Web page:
Yeah, I've considered the Sony and Fuji offerings but the Z50 seems very appealing. At the moment I'm thinking about getting both the 12-28 and the 16-50. I know there is a bit of an overlap but I love wide angle lenses for landscape and architecture, whereas the 16-50 seems like a handy general purpose option. And it's very cheap too! Is that a silly combination? I might also get a 7Artisans 35/1.4, which I used on my EM5.2. I really liked the rendering but the focal length was a bit long for me; on APS-C it would be just about right.
I don't think the combo of Z DX zooms is silly - even though I have to say that it's possible that after you mount and try the Z 12-28mm DX, you simply won't use the Z 16-50mm DX anymore - that happened to me. However, I had used the Z 16-50mm DX way less after the arrival of the Z 18-140mm DX, so that may have played into that (a lot, even). The Z 16-50mm DX is a great starter lens, though, and it's super-compact. I'm not a fan of collapsible zooms, but that's just me - there's absolutely nothing wrong with the tiny kit lens. The Z 12-28mm DX PZ, however, is so entertaining and competent that I don't feel the need for the slightly longer reach of the kit zoom. But YMMV - horses for courses, I guess.

I haven't shot the APS-C version of the 7Artisans 35mm f/1.4, but I just acquired their 35mm f/1.4 II for FF (FX) and used it today. It's not flawless, but a whole lot of fun to use. So I guess you'll be fine with a similar lens from the same manufacturer. A little something, though: A lens I find just as much fun on DX/APS-C is the 7Artisans 35mm f/1.2 II - it's more expensive, though, and Irene's results from the cheap little 35mm f/1.4 are quite impressive. So, by all means, go for that lens. I think you basically can't go wrong - not at as low a price as this.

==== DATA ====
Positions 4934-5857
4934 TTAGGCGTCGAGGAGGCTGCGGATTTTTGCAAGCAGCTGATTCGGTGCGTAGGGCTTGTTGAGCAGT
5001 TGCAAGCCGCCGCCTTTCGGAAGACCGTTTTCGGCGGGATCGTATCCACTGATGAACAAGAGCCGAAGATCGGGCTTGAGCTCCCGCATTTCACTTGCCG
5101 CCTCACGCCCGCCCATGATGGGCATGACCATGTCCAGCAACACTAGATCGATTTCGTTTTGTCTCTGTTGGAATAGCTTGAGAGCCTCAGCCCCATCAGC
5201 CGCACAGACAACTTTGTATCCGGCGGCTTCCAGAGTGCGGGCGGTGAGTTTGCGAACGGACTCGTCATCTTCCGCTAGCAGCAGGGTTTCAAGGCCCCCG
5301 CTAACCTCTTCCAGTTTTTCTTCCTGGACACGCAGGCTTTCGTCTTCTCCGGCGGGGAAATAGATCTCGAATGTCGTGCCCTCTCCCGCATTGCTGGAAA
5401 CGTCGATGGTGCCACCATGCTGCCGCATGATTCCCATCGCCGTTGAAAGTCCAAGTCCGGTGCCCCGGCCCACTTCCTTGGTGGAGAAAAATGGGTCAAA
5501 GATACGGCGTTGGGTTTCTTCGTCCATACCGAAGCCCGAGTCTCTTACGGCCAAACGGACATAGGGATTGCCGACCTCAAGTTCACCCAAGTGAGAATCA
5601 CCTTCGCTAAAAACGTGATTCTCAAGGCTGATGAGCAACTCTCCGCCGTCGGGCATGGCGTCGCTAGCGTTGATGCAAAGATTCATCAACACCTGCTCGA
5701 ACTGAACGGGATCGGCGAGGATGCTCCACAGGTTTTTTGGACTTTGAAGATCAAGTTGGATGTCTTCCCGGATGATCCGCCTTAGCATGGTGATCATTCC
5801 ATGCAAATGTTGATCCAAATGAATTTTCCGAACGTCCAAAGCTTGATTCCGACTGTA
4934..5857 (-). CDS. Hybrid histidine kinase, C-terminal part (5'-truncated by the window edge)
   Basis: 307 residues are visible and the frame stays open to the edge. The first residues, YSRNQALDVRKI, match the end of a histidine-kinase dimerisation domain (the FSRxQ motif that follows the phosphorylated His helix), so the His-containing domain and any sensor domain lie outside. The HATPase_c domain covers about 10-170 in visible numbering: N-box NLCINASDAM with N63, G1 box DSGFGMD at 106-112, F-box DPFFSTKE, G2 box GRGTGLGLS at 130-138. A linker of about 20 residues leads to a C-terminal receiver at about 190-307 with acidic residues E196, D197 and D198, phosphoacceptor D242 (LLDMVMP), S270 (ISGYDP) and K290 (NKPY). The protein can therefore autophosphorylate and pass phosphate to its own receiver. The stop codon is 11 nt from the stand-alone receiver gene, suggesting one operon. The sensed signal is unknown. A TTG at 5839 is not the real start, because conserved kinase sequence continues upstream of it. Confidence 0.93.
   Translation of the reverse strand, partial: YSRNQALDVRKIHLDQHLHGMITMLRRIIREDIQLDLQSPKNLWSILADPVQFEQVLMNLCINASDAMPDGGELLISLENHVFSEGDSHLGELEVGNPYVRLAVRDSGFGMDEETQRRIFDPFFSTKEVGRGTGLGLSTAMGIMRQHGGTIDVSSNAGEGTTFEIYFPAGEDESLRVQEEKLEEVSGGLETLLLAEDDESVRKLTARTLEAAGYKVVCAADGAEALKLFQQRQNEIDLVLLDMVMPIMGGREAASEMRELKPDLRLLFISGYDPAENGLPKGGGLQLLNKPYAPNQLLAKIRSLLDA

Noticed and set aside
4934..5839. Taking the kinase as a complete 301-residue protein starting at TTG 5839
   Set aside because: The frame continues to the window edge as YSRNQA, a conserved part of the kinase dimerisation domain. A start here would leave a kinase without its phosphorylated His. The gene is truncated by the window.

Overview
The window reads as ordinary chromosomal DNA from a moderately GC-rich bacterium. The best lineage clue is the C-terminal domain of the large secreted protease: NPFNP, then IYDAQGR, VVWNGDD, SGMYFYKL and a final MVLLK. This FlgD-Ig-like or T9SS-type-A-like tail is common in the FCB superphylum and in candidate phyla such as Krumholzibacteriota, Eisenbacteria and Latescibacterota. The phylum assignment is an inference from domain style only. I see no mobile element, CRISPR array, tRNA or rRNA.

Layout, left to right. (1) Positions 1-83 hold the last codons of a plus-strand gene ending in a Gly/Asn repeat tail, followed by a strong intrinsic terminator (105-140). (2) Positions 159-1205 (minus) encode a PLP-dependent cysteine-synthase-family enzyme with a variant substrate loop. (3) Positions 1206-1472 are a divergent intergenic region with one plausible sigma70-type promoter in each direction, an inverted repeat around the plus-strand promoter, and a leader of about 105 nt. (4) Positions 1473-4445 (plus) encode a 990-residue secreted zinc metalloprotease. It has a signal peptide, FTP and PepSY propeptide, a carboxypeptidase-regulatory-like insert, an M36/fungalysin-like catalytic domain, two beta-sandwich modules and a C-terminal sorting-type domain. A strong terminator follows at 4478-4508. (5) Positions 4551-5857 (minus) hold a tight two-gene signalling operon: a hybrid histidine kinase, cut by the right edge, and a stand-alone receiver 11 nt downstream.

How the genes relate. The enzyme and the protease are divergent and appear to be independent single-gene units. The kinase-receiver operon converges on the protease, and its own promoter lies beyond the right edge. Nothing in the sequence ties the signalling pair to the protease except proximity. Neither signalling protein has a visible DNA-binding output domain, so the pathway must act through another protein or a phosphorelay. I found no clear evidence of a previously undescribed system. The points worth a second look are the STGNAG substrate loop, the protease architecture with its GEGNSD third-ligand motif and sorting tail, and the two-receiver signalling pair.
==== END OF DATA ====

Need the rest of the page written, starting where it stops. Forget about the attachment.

M.
 
The Q series is solid, ie, heavy and the lovely lens is not small. I do not carry my Q2 as often as I thought I would for those reasons. I preordered an X100VI (I sold my X100V when I got the Q2) but it seems I am pretty far down the list. The Fuji is lighter and the lens is much more compact. I like the fact that it has a tilt screen, IBIS, and a more compact lens. It might be one for you to consider also.

Same reasons I've pre-ordered the X100VI. Although not an inexpensive camera, it is much less than the Q series and offers a great feature set in a more compact package. For me, lens depth is the most critical dimension to factor in when looking at camera size, as it adds the most volume when working with bags/pouches/etc.

I know the Fuji will be nowhere near the match of the Q (Q-P in my case), as I've owned all X100's besides the original, but the Fuji series is definitely a better overall value.
 
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I'm not so sure... Sensor size and cost aside, the Fuji X100VI may well be equal to, or even outperform the Q2. Cheers, OtL
I should have been more clear - I was referring specifically to image quality. The Q lens is much better than the one in the V, both in quality and performance.

The FF sensor is also better in most scenarios, although the Fuji one is likely better at high ISO and highlight retention.

As an overall camera, the X100's do check a lot of boxes. Hence why I've got the VI on order.
 
My Pentax K-5 IIS and HD DA 20-40 have been sold. I know I had them a pretty short time, but they were just not the best fit for me. IQ was excellent, balance was good, and build was top notch. But the lack of a moveable rear screen was just not in my wheelhouse. I took a chance when buying the camera, knowing what I was getting, but I thought it was worth a try. I also much prefer a camera the size and weight of my X-T3. I have tried various DSLRs several times through the years; might be time to put that one to bed.
That sounds like my experience witk a K-5 a while back. I think I'm just not happy with large/heavy cameras any more.